To work effectively for conservation, regulatory interventions must evolve - as must the institutions that are tasked with protecting our wildlife. Instances of negligence and corruption have no place in global efforts to safeguard the dwindling away of endangered species.
Poaching is a persistent global problem with a profound effect on those regions that house the animals most attractive to poachers. The international demand for ivory and rhino horn is fuelling catastrophic declines in the elephant and rhino populations in Kenya, Tanzania, South Africa and elsewhere in Africa.
Although poaching has occurred since antiquity, its rise and fall has not slowed its devastation even with conservancy efforts. According to ThoughtCo.com, Asian demand for ivory began to rise again steeply in the 2000s and poaching in Africa rose to crisis levels. In addition, a different type of poacher entered the poaching trade, with militant extremist groups like Al-Shabaab using poaching to fund their terrorism. Due to these factors, the International Union for the Conservation of Nature in 2013 estimated that 20 000 elephants were being killed annually. This vastly exceeds the birth rate, making it a precursor to foreseeable extinction.
Kenya is ranked second on the list of countries with the most poaching globally. To make matters worse, negligence recently added to the deaths of some of the world's most endangered species. Eight of 14 critically endangered black rhinos have died after being moved to a reserve in southern Kenya.
Tourism Minister Najib Balala said in a statement that an initial investigation by Kenya Wildlife Service (KWS) showed that the rhinos died of salt poisoning after drinking water at their new habitat. Save the Rhino estimates there are fewer than 5 500 black rhinos left in the world, all of them in Africa. Kenya's black rhino population accounts for 750 of these. Losing 14 in one fell swoop is therefore a disaster of epic proportions.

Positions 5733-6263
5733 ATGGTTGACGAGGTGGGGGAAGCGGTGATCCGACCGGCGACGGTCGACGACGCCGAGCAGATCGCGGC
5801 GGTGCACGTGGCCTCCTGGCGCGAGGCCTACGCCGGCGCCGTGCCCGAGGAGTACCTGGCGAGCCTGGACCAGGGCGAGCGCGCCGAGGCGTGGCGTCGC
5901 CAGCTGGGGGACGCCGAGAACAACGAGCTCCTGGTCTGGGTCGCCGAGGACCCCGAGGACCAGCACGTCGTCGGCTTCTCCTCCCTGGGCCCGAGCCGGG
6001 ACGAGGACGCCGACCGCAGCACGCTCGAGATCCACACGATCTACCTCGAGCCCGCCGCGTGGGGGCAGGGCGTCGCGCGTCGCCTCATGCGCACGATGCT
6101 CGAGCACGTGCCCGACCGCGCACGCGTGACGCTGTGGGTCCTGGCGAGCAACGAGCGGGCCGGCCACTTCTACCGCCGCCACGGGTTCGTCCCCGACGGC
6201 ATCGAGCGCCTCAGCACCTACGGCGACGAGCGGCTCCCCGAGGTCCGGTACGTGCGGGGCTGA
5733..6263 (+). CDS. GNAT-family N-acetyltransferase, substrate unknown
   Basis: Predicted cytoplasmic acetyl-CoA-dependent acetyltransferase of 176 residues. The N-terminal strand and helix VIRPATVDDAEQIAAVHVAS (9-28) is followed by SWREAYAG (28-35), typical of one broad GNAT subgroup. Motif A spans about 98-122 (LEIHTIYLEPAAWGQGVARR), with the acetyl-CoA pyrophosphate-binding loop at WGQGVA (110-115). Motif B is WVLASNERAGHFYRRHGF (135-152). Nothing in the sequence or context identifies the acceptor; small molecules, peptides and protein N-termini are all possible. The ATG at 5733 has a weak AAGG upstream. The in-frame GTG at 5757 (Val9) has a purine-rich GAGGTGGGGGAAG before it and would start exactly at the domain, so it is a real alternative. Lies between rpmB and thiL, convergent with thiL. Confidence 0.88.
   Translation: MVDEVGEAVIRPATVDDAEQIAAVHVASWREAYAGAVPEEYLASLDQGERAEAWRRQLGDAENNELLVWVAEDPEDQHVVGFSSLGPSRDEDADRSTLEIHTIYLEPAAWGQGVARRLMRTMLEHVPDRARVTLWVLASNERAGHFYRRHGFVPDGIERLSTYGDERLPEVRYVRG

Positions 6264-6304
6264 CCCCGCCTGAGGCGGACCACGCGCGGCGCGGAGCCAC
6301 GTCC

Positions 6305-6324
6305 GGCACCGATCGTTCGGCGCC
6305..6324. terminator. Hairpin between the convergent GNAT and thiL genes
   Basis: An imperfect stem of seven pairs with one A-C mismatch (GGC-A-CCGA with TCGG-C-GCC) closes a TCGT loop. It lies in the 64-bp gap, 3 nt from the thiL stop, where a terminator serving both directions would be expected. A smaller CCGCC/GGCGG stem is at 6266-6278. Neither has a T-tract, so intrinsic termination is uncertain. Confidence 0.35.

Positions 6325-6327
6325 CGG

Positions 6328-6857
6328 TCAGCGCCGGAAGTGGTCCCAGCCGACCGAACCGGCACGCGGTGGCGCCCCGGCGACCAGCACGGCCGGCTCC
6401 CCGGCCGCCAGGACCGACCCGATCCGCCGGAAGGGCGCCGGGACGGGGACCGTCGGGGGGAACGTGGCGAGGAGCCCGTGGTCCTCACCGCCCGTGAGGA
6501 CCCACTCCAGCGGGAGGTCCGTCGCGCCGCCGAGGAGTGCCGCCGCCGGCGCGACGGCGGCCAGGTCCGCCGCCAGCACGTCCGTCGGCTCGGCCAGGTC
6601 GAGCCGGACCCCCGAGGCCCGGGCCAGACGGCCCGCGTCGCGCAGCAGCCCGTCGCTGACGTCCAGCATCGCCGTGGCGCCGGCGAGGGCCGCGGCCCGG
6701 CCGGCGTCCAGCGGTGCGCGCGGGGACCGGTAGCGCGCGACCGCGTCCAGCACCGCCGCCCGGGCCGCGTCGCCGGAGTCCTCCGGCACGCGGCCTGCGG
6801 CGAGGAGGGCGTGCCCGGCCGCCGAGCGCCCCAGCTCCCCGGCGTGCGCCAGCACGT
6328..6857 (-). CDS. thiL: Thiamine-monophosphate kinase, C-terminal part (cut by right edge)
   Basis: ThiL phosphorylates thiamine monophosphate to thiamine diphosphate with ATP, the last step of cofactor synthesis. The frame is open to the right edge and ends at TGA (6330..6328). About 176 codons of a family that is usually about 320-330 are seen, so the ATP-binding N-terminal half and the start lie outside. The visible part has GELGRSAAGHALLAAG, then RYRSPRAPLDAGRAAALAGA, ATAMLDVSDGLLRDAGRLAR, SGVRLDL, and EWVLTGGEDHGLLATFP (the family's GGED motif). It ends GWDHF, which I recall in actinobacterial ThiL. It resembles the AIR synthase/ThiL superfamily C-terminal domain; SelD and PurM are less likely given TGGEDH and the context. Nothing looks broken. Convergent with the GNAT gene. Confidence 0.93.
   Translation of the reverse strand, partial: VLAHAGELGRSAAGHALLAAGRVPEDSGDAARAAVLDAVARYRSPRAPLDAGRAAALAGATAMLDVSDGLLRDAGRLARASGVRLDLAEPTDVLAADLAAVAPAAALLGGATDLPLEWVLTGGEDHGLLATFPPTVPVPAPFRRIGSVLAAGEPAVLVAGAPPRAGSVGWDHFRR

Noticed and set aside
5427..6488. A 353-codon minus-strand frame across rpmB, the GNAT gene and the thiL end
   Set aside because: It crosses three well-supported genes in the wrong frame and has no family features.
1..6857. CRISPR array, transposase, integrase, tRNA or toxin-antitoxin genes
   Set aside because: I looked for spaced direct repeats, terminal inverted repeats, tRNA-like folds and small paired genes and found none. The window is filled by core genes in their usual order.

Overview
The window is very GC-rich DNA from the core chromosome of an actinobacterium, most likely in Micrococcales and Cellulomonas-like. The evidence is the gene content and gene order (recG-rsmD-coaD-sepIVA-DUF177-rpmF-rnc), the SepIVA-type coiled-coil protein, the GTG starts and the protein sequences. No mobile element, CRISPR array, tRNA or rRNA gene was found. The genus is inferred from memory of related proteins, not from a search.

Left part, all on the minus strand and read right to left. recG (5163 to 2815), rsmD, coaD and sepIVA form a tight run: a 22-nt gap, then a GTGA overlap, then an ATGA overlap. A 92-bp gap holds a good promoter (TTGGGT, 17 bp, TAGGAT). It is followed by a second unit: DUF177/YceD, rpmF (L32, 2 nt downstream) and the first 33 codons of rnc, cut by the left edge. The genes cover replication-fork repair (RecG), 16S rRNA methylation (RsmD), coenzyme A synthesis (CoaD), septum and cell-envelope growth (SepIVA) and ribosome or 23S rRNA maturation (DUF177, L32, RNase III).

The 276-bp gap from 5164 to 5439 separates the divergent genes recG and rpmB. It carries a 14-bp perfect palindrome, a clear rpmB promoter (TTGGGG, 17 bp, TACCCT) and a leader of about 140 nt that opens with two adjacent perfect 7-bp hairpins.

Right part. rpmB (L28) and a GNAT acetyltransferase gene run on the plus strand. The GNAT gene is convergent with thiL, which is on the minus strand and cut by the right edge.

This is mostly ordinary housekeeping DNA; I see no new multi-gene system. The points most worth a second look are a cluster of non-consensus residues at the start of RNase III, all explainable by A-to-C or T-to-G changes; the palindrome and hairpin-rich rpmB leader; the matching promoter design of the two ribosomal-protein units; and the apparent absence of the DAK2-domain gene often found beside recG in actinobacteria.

Cathy Dean, chief executive of Save the Rhino, said she and international colleagues were shocked and deeply saddened. "It's an absolute tragedy to lose seven [now eight] animals in this way," Dean said to the Guardian. "The most important thing is for Kenya to do a proper inquiry and investigation into what went wrong. For that to happen the Kenya Wildlife Service needs to bring in external vets and translocation specialists from other countries - Namibia, for example."
Kenya has had a terrible run in the last two years of protecting its valuable wildlife. According to KWS figures, nine rhinos were killed last year. Then, in May 2018, three more were shot dead inside a specially protected sanctuary in northern Kenya and had their horns removed.
All this as the world still mourns Sudan, the last male northern white rhino on the planet who had to be put down by Kenyan vets after becoming ill.
South Africa's court syndicate
A whistle-blower has alerted the BBC to a court syndicate that could be keeping rhino killers beyond the reach of the law. The publication reports that the middleman informant passed a lie-detector test, and his affidavit has been cross-checked by police investigators, who feel his accusations are "serious and need investigating". In it he describes cases in detail in which he names other magistrates, lawyers and prosecutors who are allegedly colluding to protect poachers from arrest and prosecution.
Should elements of South Africa's justice system prove to be corrupt, it not only threatens rhinos and allows poachers to act with impunity, but compromises the police and the South African justice system in other cases as well.
As it stands, about 1 000 rhinos are poached every year in South Africa for their horn. This new information may be explain why this goes on seemingly unchecked.